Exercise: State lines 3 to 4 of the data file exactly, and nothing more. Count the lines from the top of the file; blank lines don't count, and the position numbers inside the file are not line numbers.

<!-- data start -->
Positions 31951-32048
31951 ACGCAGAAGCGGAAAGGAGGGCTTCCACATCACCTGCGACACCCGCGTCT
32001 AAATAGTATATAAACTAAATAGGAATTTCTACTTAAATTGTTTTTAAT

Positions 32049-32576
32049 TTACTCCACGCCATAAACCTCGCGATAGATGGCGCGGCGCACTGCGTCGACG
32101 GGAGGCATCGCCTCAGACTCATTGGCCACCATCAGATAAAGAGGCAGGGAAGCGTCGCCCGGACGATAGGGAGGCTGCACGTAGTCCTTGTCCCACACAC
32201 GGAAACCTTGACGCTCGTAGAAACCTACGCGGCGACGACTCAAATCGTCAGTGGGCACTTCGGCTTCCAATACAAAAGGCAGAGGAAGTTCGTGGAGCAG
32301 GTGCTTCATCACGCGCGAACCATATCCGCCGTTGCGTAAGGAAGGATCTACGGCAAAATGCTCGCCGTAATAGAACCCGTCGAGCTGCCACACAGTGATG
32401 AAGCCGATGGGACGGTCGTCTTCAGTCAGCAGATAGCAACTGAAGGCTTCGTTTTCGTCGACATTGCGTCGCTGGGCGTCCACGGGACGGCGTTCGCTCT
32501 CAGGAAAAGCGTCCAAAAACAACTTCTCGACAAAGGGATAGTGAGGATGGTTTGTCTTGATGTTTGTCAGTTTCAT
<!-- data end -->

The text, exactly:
32001 AAATAGTATATAAACTAAATAGGAATTTCTACTTAAATTGTTTTTAAT

Positions 32049-32576